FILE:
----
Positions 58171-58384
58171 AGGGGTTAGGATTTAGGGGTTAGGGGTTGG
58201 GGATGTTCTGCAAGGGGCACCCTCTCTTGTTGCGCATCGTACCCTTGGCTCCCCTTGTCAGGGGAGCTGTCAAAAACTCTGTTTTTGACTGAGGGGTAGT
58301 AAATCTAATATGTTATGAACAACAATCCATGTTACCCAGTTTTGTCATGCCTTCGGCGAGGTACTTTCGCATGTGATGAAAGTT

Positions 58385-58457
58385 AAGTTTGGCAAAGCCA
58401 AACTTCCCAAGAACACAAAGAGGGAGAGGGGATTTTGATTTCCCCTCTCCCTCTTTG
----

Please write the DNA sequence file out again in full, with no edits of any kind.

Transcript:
Positions 58171-58384
58171 AGGGGTTAGGATTTAGGGGTTAGGGGTTGG
58201 GGATGTTCTGCAAGGGGCACCCTCTCTTGTTGCGCATCGTACCCTTGGCTCCCCTTGTCAGGGGAGCTGTCAAAAACTCTGTTTTTGACTGAGGGGTAGT
58301 AAATCTAATATGTTATGAACAACAATCCATGTTACCCAGTTTTGTCATGCCTTCGGCGAGGTACTTTCGCATGTGATGAAAGTT

Positions 58385-58457
58385 AAGTTTGGCAAAGCCA
58401 AACTTCCCAAGAACACAAAGAGGGAGAGGGGATTTTGATTTCCCCTCTCCCTCTTTG